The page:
Those Syrians who hope the West will change its mind have been heartened in recent weeks at hearing stronger French criticisms of the Damascus regime.
But for now, the Free Syrian Army consists of only a few thousand lightly-armed men, capable of launching hit-and-run attacks against the regime but not a threat to its survival.
Its leader, Colonel Riad al-Asaad, last week threatened to launch attacks from his refuge on the Turkish border, but it was doubtful how many men really answer to him or what damage they can inflict.
Defectors claim that tens of thousands of soldiers have now fled their barracks, in many cases with their guns, and some have attempted to protect demonstrations from attack, with limited success. But the regime’s army probably still exceeds 300,000 men, armed with tanks and heavy weapons, making it a far more formidable force than anything at Colonel Gaddafi’s disposal in Libya.
Other army defectors whom The Sunday Telegraph met last week, huddled over a stove in the lawless Wadi Khalid area along the mountainous border, were hazy about the SFA to which they claimed to belong.
A former soldier called Zain said: “At the moment when a soldier defects he doesn’t know where to go, he needs sanctuary. If the SFA held territory inside Syria thousands would desert. We know that many of our old comrades would be desperate to get out of the army if they had a chance.”
The defectors are scathing about those activists who have themselves fled to Beirut, the Lebanese capital, but who still insist that their Syrian compatriots can bring down the regime without foreign help.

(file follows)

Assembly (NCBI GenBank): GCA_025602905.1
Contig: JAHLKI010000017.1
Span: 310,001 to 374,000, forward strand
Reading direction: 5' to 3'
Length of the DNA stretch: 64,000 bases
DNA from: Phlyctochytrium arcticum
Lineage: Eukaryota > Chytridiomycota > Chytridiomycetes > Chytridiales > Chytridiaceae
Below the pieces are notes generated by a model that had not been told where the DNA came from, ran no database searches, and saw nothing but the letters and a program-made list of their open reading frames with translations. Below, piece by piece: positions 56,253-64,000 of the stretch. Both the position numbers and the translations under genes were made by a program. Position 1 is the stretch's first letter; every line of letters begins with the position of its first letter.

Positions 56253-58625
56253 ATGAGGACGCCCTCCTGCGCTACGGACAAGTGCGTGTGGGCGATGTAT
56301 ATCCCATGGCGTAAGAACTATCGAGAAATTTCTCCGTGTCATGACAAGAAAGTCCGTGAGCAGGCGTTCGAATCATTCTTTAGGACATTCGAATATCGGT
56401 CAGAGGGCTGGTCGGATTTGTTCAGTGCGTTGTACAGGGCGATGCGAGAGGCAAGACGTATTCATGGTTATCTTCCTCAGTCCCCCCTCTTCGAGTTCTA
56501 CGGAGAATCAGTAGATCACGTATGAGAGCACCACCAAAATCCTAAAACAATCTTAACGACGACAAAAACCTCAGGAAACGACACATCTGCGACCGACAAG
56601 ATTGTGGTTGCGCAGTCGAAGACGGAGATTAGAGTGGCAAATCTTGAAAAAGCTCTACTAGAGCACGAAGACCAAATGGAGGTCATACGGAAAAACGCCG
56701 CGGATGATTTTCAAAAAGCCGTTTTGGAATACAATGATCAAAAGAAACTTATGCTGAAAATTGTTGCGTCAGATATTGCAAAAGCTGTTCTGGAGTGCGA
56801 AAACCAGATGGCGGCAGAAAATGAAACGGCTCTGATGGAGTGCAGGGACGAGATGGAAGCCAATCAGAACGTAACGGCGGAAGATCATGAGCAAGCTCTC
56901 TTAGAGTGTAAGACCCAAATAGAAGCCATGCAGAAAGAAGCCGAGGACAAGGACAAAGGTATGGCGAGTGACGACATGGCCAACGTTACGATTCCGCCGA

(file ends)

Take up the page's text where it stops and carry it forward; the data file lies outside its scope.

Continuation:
“Those activists who say we need a peaceful revolution, they are sitting in bars in Beirut enjoying themselves and they have no idea what it is like on the ground,” said a colleague.
“They can’t see what is going on and they don’t understand how much people are suffering in places like Hama. Food is cut off for neighbourhoods that are anti-regime, there is no power, and snipers shoot people at random.
“I’m sure that in these conditions, most people in Syria want foreign military help. They don’t want ground troops, but they do want a no-fly zone.”
Whether they get it or not, the defectors are determined to fight against the regime, and believe they now have no choice.
“If we fight, we believe we will win eventually. If we stop fighting, Assad will kill us all,” Mr Ismael said.
At least 27 people have been killed in clashes throughout Syria, an opposition group has said.
Eight died in the city of Homs and 13 in Idlib, the Local Co-ordination Committees said.
Scores of people have died in ongoing violence since Arab League monitors came to assess a regional peace plan.
The clashes came as thousands joined a massive government-organised funeral ceremony for victims of Friday’s bomb attack in the capital Damascus.
At least 26 people died in that attack, some of them members of the security forces.
The government has vowed to “strike back with an iron fist” against the perpetrators, but opponents accuse the authorities of staging the attack.
- More than 5,000 civilians have been killed, says the UN
- UN denied access to Syria
- Information gathered from NGOs, sources in Syria and Syrian nationals who have fled
- The death toll is compiled as a list of names which the UN cross-references
- Vast majority of casualties were unarmed, but the figure may include armed defectors